A few months back, the OpenDNS team released DNSCrypt, a small program that provides a very useful function for those who use their services. Initially, the Mac and Linux versions were available (see Michael Kassner's post, "DNSCrypt: Encrypting DNS communications, simply"), but now the Windows version has also been added to the mix.
Basically, DNSCrypt provides encryption for the crucial "last mile" of your Internet connection. DNS has always been the Achilles heel of Internet access. Even though many websites have moved to encrypted links, such as banks and financial institutions, by and large, the domain name system that is used to resolve most web addresses provides ample opportunity for mischief, such as man-in-the-middle attacks, or any type of intrusion that happens locally, between your Internet provider and your machine. There's basically no way for you as an individual or a company to encrypt these connections, because as soon as the query goes out to the net, all the servers expect things to be in the clear.
Now Windows users can take advantage of the additional security that DNSCrypt provides for OpenDNS users. Because they control their DNS servers, and as a member of OpenDNS you connect directly to them, bypassing your Internet provider, it gives you a way to encrypt everything from your system to the Internet. It also doesn't matter where you connect from, or through which network. If you have a laptop and you go between your own Wi-Fi, your office, or a cafe, it's always encrypted the same way.
The benefits of something like that are obvious. It prevents snooping, tampering, or even hijacking your traffic. Even if your web connection to a bank site is encrypted, there are tools out there that allow attackers, who sit between you and the Internet to intercept your DNS query and return the wrong result, redirecting you to a bogus site.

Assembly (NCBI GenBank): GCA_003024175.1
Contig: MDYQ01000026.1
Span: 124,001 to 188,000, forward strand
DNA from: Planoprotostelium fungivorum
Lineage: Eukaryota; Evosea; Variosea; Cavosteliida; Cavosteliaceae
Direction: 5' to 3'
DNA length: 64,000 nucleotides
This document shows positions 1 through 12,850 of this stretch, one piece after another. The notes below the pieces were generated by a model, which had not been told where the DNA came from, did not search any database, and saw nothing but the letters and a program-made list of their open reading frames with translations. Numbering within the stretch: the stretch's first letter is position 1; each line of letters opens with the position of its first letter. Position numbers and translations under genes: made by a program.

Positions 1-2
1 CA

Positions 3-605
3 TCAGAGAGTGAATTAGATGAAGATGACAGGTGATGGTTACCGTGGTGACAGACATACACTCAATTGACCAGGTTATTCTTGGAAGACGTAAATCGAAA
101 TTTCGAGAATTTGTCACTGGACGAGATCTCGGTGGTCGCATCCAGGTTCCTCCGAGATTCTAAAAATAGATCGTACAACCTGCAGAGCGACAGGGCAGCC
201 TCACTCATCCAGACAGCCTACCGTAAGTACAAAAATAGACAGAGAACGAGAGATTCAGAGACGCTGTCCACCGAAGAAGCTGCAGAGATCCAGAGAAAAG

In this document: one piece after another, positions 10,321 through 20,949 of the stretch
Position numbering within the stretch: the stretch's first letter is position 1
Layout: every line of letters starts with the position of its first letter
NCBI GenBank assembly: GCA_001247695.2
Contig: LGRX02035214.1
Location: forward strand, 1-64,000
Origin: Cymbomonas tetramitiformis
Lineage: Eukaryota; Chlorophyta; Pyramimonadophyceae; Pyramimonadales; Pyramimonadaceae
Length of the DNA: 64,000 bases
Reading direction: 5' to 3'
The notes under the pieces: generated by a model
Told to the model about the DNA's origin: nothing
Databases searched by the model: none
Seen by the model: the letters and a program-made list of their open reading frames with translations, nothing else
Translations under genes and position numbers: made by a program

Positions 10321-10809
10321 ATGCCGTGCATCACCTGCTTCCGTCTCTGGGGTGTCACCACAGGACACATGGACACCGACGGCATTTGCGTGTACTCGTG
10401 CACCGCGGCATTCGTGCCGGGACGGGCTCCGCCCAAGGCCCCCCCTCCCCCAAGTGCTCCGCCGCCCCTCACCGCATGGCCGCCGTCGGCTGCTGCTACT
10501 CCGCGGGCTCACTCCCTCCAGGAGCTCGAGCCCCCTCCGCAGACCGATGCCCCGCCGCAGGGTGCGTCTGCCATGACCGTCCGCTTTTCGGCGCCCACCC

DNSSEC: A more fundamental reform of DNS
Of course, not everyone is as crazy about this new client. Critics claim that there's already a better system out there for securing DNS, called DNSSEC, and that it has capabilities that DNSCrypt doesn't offer. However, this system is still in the process of implementation, and there are so many DNS servers out there that it takes a long time to implement everywhere. The root servers, those very important DNS servers that resolve all the domain names, were signed recently, and in fact, all 13 authoritative root servers switched over to the DNSSEC protocol on May 5, 2012. So for now, DNSCrypt is an alternative — a temporary solution. OpenDNS says that the two can easily work together:
DNSSEC and DNSCrypt can work perfectly together. They aren't conflicting in any way. Think of DNSCrypt as a wrapper around all DNS traffic and DNSSEC as a way of signing and providing validation for a subset of those records. There are benefits to DNSSEC that DNSCrypt isn't trying to address. In fact, we hope DNSSEC adoption grows so that people can have more confidence in the entire DNS infrastructure, not just the link between our customers and OpenDNS.
So for now, if you don't have the ability to get DNSSEC implemented between your own systems and your Internet provider, and you already use OpenDNS or are willing to use their services, then DNSCrypt is a very good solution. It's an easy way to add encryption to your DNS queries, and while it's not a perfect solution, it prevents some types of attack. However, some of the complaints about DNSCrypt aren't so much about the technology, but simply the fact that to get encryption done, you're basically trusting all your DNS traffic to a third party company. So it's a trade off, and something you need to decide for yourself or your organization.
Patrick Lambert has been working in the tech industry for over 15 years, both as an online freelancer and in companies around Montreal, Canada. A fan of Star Wars, gaming, technology, and art, he writes for several sites including the art news community TideArt. He's always at the forefront of the latest happening in the world of technology. You can find him online at http://dendory.net or on Twitter at @dendory.